BASIC – B-cell receptor assembly from single cells

The B-cell receptor enables individual B cells to identify diverse antigens, including bacterial and viral proteins. While advances in RNA-seq have enabled high throughput profiling of transcript expression in single cells, the unique task of assembling the full-length heavy and light chain sequences from single cell RNA-seq (scRNA-seq) in B cells has been largely unstudied.

Researchers at the Toyota Technological Institute at Chicago developed a new software tool, BASIC, which allows investigators to use scRNA-seq for assembling BCR sequences at single cell resolution. To demonstrate the utility of the software, the researchers subjected nearly 200 single human B cells to scRNA-seq, assembled the full-length heavy and the light chains, and experimentally confirmed these results by using single cell primer based nested PCRs and Sanger sequencing.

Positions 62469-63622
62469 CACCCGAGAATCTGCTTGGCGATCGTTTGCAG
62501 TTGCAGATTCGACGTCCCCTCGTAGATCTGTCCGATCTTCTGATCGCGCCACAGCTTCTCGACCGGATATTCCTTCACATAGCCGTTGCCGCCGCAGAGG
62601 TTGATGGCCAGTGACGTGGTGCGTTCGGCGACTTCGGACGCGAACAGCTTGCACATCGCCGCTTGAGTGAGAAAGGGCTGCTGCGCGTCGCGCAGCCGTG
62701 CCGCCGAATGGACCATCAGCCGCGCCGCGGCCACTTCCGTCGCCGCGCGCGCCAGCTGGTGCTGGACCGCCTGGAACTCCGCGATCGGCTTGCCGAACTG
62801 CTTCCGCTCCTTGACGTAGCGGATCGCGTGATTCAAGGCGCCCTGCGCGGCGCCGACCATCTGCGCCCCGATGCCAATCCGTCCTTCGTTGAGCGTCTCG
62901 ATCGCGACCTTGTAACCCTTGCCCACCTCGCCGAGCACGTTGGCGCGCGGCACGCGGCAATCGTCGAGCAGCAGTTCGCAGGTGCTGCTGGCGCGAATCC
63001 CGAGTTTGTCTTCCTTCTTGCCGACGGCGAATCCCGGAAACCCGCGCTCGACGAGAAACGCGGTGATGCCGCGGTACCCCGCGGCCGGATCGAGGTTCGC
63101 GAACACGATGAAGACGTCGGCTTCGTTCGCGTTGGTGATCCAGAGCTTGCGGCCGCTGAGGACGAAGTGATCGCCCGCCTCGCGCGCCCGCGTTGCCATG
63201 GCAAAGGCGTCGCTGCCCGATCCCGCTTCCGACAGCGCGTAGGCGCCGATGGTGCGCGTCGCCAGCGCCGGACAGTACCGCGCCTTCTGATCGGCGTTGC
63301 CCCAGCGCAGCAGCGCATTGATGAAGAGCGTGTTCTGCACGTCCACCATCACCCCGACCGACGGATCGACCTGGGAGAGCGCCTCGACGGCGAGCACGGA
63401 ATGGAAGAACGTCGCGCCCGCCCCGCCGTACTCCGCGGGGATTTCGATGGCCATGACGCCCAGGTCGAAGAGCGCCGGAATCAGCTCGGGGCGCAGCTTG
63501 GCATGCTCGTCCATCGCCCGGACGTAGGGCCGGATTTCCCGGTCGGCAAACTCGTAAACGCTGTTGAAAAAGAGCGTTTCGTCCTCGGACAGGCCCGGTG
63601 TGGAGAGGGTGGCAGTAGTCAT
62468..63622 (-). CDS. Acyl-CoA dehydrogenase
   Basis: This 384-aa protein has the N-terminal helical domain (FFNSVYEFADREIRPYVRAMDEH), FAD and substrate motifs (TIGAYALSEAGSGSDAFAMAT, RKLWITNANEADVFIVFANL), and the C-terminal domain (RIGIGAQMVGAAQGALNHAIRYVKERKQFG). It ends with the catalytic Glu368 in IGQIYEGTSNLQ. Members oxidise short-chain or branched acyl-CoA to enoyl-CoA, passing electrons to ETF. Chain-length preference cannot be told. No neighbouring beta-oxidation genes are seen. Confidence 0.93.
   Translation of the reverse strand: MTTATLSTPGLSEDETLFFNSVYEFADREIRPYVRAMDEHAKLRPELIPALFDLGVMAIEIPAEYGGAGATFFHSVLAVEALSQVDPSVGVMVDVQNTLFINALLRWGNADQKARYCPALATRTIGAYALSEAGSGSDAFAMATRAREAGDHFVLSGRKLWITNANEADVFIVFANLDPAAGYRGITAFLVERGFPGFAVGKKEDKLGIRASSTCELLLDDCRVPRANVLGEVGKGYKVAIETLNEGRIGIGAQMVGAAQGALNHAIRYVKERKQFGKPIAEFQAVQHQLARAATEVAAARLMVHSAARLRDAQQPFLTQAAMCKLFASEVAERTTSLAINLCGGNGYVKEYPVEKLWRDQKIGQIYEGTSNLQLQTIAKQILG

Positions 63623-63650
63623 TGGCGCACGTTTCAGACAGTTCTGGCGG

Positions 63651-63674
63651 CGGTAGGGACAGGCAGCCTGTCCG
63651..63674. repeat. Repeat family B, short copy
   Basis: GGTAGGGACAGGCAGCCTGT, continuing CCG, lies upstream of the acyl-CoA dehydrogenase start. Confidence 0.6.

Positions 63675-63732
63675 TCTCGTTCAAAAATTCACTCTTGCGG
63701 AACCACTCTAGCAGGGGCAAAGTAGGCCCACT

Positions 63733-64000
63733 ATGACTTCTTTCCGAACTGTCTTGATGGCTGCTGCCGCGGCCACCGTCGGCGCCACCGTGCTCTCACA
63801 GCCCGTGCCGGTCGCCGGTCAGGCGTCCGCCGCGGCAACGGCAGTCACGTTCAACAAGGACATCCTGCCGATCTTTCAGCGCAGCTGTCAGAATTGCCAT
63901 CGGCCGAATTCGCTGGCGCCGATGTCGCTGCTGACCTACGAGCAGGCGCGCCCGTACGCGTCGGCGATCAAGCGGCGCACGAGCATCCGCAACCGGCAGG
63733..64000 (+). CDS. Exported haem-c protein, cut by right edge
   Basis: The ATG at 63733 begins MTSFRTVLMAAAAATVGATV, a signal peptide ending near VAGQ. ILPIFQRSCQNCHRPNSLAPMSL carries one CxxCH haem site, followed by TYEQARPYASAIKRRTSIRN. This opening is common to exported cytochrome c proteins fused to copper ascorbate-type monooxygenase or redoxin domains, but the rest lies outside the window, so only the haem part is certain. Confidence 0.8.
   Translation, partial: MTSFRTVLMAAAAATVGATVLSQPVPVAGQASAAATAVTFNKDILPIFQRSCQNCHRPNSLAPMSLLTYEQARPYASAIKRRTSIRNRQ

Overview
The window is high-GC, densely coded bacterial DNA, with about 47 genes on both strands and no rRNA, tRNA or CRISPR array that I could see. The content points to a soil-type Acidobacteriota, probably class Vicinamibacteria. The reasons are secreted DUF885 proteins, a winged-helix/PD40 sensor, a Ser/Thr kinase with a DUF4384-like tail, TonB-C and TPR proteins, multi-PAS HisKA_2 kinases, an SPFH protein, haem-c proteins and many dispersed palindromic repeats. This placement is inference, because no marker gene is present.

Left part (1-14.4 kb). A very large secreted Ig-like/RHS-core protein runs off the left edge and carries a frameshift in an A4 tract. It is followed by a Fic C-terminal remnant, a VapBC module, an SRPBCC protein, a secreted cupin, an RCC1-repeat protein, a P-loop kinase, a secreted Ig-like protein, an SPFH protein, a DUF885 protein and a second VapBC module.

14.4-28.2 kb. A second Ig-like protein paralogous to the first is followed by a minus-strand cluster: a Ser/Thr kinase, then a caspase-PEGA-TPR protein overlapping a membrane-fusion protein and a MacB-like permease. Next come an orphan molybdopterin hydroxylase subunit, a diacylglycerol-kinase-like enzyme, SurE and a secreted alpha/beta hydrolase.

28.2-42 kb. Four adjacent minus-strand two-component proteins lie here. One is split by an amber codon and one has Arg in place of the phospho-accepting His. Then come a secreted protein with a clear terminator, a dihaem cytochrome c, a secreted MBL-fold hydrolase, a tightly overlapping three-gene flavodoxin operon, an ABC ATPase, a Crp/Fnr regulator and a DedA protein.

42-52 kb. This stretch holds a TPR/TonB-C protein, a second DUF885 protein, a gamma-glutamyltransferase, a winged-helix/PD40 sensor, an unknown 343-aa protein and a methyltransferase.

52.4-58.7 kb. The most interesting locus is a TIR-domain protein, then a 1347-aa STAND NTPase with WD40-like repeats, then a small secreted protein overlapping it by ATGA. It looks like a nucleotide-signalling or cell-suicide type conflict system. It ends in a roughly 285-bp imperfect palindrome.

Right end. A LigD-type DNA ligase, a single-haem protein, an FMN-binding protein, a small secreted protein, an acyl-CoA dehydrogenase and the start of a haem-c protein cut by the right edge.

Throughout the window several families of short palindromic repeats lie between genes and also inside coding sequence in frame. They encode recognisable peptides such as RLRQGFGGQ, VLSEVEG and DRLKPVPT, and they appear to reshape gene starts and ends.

A) The BCR is a large ‘Y’ shaped protein complex composed of two identical heavy chains (HC) and two identical light chains (LC). The complementarity determining regions (CDRs) are those parts of the variable regions that participate in the binding of antigens. B) Anchors are stitched together to assemble the HC and LC. C) Illustration of the HC variable region sequence for single cell PW1_B1 along with the Sanger sequence, the BASIC assembled sequence, and the best contig reported by Trinity. Note the absence of CDR3 from the Trinity contig, and the BASIC assembly extending past the 5’ PCR primer site used in the Sanger sequence.


Canzar S, Neu KE, Tang Q, Wilson PC, Khan AA. (2016) BASIC: BCR assembly from single cells. Bioinformatics [Epub ahead of print]. [article]

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